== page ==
Peace in Our Time



Present your requests to God. And the peace of God…will guard your hearts and your minds. Philippians 4:6–7

A husband arrived home from work and found the washing machine spewing out suds, the refrigerator on the fritz, and crushed cereal nuggets scattered in every room. His three-year-old had the chicken pox, his eight- and ten-year-old boys complained of upset stomachs, and the baby was covered head to toe with melted chocolate chips. In the middle of this disaster scene was his wife, who managed a weary smile and muttered, “Welcome home.

There’s no question that life can be chaotic. Sometimes we’re so busy, tired, and stressed that we feel we don’t have time to pray. Yet these are the days we need to be talking with the Lord most of all. When you pray—for yourselves and others in need—you can’t help feeling a sense of God’s love for you and your family. You’re reminded of His awesome power and how capable He is of handling your situation. You begin to feel the joy, hope, and peace that are always available in the Lord.

The apostle Paul urged that “requests, prayers, intercession and thanksgiving be made for everyone…that we may live peaceful and quiet lives in all godliness and holiness” (1 Timothy 2:1–2). When a tornado of unexpected circumstances strikes your home, why not gather for a brief time of family prayer? The chaos may not instantly vanish, but we promise that you’ll be able to deal with it better.

Before you say good night…

Do you feel too busy to pray? If so, how can you change this?

Are you showing your kids how to turn to God in times of stress?

Almighty God, only You can bring peace and order to our chaotic existence. When the problems of this world seem too overwhelming, gently draw us near so that we may discover anew Your calming touch. Amen.

  • From Night Light For Parents, by Dr. James & Shirley Dobson
    Copyright © 2000 by James Dobson, Inc. All rights reserved.

Illustration adapted from Growing a Spiritually Strong Family by Dennis and Barbara Rainey with Bruce Nygren (Sisters, Ore.: Multnomah Publishers, Inc., 2002).

January 20: While You Are Waiting

Genesis 32–33; Matthew 24:29–25:13; Ecclesiastes 7:22–29

Jesus’ instructions to His disciples about His return have inspired many to incorrectly predict His second coming. But if we read His parables, we find that they’re not so focused on the future. Jesus prepares His disciples for His absence, and for the end times, because He wants them to be hopeful, expecting His return. He wants them to be ready and watchful. But He wants them to do all of these things by being fully engaged in the present, readying His kingdom.
Jesus’ parable of the Wise and Wicked Servants demonstrates this attitude. While the faithful and wise servant provides for the master’s household during his absence, the wicked servant uses the time flippantly: carousing and beating his fellow servants. When the master returns, the faithful servant is promoted for his service, and the wicked servant is punished. The parable presses the disciples to use their time wisely during Jesus’ absence by doing the work they were called to do.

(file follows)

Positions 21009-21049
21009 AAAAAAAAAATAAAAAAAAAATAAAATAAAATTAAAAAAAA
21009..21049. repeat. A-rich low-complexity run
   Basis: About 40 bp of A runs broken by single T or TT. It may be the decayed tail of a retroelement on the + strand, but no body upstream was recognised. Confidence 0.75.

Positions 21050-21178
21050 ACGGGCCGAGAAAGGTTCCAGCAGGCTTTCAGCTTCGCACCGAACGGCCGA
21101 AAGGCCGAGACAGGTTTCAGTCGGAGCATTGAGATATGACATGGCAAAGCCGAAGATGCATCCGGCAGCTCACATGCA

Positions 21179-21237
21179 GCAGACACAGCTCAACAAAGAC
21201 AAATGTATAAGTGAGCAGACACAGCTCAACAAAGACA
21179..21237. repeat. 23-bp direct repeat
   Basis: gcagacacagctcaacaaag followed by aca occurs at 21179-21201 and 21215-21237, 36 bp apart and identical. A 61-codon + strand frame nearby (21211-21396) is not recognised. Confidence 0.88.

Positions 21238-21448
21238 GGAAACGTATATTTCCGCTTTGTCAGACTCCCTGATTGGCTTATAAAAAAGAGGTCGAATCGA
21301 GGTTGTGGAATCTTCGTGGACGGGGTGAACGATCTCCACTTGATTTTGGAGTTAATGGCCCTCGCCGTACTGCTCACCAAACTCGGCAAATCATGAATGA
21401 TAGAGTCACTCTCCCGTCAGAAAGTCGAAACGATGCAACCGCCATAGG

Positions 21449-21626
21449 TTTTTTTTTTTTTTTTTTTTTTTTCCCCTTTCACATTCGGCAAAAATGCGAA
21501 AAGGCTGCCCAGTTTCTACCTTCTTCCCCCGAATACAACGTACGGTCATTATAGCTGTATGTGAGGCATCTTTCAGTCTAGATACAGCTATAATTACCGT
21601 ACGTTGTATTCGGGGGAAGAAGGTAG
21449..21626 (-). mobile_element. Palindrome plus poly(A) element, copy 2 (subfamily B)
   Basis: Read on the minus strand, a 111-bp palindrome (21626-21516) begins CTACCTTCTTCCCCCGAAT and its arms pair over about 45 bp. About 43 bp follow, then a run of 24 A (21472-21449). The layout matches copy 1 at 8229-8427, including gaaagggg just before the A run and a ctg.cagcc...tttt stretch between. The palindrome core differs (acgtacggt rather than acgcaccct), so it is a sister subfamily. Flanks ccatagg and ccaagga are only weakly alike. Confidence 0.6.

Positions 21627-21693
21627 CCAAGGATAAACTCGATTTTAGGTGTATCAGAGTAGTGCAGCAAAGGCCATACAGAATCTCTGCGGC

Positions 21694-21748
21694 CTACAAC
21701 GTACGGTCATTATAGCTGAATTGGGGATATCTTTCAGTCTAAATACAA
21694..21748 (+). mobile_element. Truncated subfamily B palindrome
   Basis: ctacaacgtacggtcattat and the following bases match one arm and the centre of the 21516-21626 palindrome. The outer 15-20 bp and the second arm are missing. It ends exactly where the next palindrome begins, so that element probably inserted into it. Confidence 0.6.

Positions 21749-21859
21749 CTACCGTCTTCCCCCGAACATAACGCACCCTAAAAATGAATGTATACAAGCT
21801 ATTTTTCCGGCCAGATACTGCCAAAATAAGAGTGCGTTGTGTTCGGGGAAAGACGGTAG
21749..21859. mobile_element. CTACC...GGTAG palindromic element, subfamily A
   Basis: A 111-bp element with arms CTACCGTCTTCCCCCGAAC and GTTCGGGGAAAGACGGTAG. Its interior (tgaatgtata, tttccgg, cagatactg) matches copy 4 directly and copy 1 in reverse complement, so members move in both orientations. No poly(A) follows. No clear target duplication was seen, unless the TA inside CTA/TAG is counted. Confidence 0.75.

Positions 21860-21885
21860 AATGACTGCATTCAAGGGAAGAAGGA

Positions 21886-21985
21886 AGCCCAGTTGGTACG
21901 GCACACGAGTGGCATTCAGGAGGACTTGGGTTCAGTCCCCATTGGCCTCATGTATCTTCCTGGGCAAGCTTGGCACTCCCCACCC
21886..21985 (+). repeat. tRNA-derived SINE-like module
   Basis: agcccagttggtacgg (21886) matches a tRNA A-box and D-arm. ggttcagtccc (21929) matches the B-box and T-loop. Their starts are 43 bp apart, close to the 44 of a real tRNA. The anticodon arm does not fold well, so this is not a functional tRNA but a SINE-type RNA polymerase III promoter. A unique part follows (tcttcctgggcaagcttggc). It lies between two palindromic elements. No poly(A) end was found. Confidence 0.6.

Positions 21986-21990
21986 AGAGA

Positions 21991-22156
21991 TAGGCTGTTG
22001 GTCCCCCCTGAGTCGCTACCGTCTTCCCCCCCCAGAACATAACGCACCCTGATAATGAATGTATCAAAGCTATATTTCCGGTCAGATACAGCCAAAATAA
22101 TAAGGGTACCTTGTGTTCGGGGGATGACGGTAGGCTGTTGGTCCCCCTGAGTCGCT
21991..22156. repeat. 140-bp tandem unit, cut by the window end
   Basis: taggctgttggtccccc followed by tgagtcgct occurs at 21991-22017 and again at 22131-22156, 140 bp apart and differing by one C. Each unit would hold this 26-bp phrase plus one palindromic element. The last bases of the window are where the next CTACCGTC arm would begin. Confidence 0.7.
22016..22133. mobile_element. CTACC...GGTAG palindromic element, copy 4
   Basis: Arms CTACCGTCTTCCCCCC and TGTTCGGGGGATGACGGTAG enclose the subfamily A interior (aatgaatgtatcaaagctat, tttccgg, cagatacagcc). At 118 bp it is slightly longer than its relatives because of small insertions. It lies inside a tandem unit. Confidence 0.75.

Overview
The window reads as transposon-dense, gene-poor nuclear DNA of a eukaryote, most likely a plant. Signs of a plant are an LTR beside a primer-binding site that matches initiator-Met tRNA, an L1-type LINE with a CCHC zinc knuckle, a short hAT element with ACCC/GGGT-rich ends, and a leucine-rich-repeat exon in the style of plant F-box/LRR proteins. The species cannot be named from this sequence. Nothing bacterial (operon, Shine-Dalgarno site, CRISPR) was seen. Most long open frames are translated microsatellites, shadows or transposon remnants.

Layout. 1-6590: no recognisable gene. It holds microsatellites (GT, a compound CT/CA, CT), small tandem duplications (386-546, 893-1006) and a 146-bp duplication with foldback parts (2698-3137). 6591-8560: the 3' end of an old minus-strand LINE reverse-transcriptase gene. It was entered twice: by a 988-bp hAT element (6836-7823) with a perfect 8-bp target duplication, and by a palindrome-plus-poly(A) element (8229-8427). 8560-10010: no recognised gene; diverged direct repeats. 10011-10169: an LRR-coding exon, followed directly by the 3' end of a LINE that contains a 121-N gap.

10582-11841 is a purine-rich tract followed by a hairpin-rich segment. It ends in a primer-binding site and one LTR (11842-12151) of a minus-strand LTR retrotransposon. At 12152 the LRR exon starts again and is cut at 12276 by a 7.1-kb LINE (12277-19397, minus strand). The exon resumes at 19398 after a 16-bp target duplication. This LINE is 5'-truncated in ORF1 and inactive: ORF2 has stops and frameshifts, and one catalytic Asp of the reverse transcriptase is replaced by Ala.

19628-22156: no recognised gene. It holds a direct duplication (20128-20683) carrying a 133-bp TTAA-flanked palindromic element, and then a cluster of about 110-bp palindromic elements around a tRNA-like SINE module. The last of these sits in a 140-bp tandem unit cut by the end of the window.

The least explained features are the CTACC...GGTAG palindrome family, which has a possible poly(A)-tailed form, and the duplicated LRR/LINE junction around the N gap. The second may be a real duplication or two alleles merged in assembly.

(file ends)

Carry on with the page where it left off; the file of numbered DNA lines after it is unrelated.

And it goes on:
The same exhortation goes out to us. Will we act like lone Christians—content to live life disconnected from God’s kingdom? Instead, we should be filled with hope, expectation, and overflowing with the good news. We should be willing to build up those around us, and attract those who have no hope.
As easy as it is to forget the eternal in our everyday lives, we can just as easily forget what God’s work right now means for eternity. Being actively engaged in the present means spreading the good news, and being involved in His work—using our gifts to nurture His coming kingdom.

Are you busy and active in God’s kingdom now? If not, what is keeping you from becoming so?

Barry, J. D., & Kruyswijk, R. (2012). Connect the Testaments: A One-Year Daily Devotional with Bible Reading Plan. Bellingham, WA: Lexham Press.



  January 19, 2020
Thoughts of the Heart
“And God saw that the wickedness of man was great in the earth, and that every imagination of the thoughts of his heart was only evil continually. And it repented the LORD that he had made man on the earth, and it grieved him at his heart.” (Genesis 6:5-6)

These two verses, describing the incurable wickedness of the antediluvian world that finally brought on the global Flood, contain the first two of over a thousand occurrences of the word “heart” in the Bible. Note the contrast: man’s heart was evil; God’s heart was grieved.

Both the Hebrew and Greek languages treated the heart as the center of a person’s being, the seat of all feelings and thoughts, and we do the same in English. The writers knew that the heart was a physical organ, with its function of circulating the blood as basic to physical life. Leviticus 17:11, among other Scriptures, notes that “the life of the flesh is in the blood,” but only rarely was the word used thus in Scripture. Nearly always the word is used symbolically in reference to the deep essence of a person’s being. It is also used occasionally to refer to the innermost part of physical objects (e.g., “the heart of the earth,” as in Matthew 12:40).

In this first occurrence, it refers to the “thoughts” of the heart. Somehow, before one thinks with his mind, he thinks with his heart, and these deep, unspoken thoughts will determine the way he reasons with his brain. Jesus confirmed this in Mark 7:21: “For from within, out of the heart of men, proceed evil thoughts.”

How important it is, then, to maintain a heart that is pure. In fact, in sharp contrast to the first occurrence of “heart” in the Old Testament referring to man’s evil thoughts, the first occurrence in the New Testament is in the gracious promise of Christ: “Blessed are the pure in heart: for they shall see God” (Matthew 5:8). HMM